Time domain Optical Coherence Tomography (TD-OCT), first reported in 1991, makes use of the low temporal coherence properties of a NIR broadband laser to create depth sectioning of up to 2mm under the surface using optical interferometry and point to point scanning. Prior and ongoing work in OCT in the research community has concentrated on improving axial resolution through the development of broadband sources and speed of image acquisition through new techniques such as Spectral domain OCT (SD-OCT). In SD-OCT, an entire depth scan is acquired at once with a low numerical aperture (NA) objective lens focused at a fixed point within the sample. In this imaging geometry, a longer depth of focus is achieved at the expense of lateral resolution, which is typically limited to 10 to 20 μm. Optical Coherence Microscopy (OCM), introduced in 1994, combined the advantages of high axial resolution obtained in OCT with high lateral resolution obtained by increasing the NA of the microscope placed in the sample arm. However, OCM presented trade-offs caused by the inverse quadratic relationship between the NA and the DOF of the optics used.
For applications requiring high lateral resolution, such as cancer diagnostics, several solutions have been proposed including the periodic manual re-focusing of the objective lens in the time domain as well as the spectral domain C-mode configuration in order to overcome the loss in lateral resolution outside the DOF. In this research, we report for the first time, high speed, sub-cellular imaging (lateral resolution of 2 μm) in OCM using a Gabor domain image processing algorithm with a custom designed and fabricated dynamic focus microscope interfaced to a Ti:Sa femtosecond laser centered at 800 nm within an SD-OCM configuration. It is envisioned that this technology will provide a non-invasive replacement for the current practice of multiple biopsies for skin cancer diagnosis.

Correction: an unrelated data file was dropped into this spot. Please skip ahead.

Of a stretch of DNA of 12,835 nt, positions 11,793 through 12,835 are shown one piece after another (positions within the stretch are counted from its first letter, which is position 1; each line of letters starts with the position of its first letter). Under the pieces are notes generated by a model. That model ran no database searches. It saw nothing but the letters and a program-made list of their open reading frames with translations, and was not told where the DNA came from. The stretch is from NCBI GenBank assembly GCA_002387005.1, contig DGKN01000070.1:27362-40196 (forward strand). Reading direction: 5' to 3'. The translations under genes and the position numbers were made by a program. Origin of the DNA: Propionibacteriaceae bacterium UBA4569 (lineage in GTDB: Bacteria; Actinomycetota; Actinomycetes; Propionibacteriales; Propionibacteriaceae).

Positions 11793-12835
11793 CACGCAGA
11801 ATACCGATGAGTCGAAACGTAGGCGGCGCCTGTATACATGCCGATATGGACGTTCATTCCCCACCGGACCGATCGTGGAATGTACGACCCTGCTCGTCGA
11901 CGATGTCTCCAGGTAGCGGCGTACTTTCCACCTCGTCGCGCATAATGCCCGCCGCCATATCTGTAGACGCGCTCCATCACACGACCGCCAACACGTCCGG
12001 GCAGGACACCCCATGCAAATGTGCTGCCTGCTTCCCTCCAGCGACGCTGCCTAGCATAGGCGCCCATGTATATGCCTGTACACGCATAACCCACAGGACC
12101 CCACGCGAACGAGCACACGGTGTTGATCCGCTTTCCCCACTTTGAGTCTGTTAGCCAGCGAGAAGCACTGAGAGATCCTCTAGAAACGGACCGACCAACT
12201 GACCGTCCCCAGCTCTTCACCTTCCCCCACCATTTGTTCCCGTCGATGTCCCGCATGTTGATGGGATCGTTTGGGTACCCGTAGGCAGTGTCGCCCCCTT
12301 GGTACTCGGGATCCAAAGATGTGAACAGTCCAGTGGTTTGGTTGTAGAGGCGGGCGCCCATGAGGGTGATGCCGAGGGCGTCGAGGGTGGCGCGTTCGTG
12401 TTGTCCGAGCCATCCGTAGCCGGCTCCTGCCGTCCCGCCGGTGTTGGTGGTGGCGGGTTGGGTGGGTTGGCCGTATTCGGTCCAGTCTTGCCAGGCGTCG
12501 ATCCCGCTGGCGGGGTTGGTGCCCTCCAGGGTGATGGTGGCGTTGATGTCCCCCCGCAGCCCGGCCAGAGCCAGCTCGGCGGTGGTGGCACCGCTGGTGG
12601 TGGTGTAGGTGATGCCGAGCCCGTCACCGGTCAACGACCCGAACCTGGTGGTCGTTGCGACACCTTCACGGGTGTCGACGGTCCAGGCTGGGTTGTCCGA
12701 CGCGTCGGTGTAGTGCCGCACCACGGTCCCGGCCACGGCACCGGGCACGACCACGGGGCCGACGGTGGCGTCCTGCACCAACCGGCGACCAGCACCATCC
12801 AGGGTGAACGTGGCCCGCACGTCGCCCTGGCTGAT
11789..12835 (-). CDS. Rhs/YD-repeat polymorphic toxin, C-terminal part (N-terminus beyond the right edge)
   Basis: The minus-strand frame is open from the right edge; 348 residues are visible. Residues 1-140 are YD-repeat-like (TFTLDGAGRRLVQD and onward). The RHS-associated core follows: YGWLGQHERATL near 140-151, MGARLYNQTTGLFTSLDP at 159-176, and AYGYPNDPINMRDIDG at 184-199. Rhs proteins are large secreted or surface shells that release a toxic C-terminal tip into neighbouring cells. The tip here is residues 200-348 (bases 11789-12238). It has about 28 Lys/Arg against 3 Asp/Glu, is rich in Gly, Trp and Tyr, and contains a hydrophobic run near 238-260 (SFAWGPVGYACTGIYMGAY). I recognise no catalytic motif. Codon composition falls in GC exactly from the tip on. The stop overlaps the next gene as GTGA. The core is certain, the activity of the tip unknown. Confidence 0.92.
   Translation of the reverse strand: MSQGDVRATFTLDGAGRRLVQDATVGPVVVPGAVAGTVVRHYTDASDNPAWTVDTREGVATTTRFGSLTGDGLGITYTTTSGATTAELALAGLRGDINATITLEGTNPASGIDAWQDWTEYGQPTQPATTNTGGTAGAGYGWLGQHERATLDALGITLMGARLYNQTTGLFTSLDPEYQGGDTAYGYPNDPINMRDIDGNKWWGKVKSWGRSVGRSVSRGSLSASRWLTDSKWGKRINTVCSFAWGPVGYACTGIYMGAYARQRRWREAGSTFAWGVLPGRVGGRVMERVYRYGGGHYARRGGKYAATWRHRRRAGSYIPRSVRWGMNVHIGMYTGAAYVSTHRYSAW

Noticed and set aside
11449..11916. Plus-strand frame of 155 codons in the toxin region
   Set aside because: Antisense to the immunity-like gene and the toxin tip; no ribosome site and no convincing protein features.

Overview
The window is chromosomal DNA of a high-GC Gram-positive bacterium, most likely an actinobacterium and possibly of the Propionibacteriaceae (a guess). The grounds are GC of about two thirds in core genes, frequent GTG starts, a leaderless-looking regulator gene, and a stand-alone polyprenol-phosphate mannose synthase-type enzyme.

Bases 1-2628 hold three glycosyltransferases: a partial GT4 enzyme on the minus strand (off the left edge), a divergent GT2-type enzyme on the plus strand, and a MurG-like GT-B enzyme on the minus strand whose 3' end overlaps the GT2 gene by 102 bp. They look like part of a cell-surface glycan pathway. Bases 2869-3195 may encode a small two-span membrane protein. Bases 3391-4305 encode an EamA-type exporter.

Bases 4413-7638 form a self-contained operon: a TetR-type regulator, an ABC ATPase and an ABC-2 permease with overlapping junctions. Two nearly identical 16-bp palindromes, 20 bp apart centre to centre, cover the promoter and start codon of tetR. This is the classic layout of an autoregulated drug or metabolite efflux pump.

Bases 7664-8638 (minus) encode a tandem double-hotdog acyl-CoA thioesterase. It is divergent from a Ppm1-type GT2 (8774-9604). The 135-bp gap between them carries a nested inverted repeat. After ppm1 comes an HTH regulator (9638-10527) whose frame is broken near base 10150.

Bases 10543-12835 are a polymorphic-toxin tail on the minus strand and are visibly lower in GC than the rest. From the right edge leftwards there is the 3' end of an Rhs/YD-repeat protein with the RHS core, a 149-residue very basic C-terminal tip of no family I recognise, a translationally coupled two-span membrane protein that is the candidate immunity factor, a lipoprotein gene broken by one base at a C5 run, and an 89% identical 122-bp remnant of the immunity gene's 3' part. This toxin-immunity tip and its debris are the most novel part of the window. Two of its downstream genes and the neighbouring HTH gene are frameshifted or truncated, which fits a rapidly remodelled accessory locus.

The research reported here presents three important advances to this technology all of which have been demonstrated in full functional hardware conceived and built during the course of this research. First, it has been demonstrated that the coherence gate created by the femtosecond laser can be coupled into a scanning optical microscope using optical design methods to include liquid lens technology that enables scanning below the surface of skin with no moving parts and at high resolution throughout a 2×2×2 mm imaging cube. Second, the integration the variable-focus liquid lens technology within a fixed-optics microscope custom optical design helped increase the working NA by an order of magnitude over the limitation imposed by the liquid lens alone. Thus, this design has enabled homogenous axial and lateral resolution at the micron-level (i.e., 2 μm) while imaging in the spectral domain, and still maintaining in vivo speeds. The latest images in biological specimens clearly demonstrate sub-cellular resolution in all dimensions throughout the imaging volume. Third, this new modality for data collection has been integrated with an automated Gabor domain image registration and fusion algorithm to provide full resolution images across the data cube in real-time. We refer to this overall OCM method as Gabor domain OCM (GD-OCM).
These advantages place GD-OCM in a unique position with respect to the diagnosis of cancer, because when fully developed, it promises to enable fast and accurate screening for early symptoms that could lead to prevention. The next step for this technology is to apply it directly, in a clinical environment. This step is underway and is expected to be reported by the next generation of researchers within this group.
|Advisor:||Rolland, Jannick P.|
|School:||University of Central Florida|
|School Location:||United States -- Florida|
|Source:||DAI-B 71/05, Dissertation Abstracts International|
|Subjects:||Biomedical engineering, Optics|
|Keywords:||Gabor domain, Liquid lenses, Optical coherence microscopy, Skin cancer|
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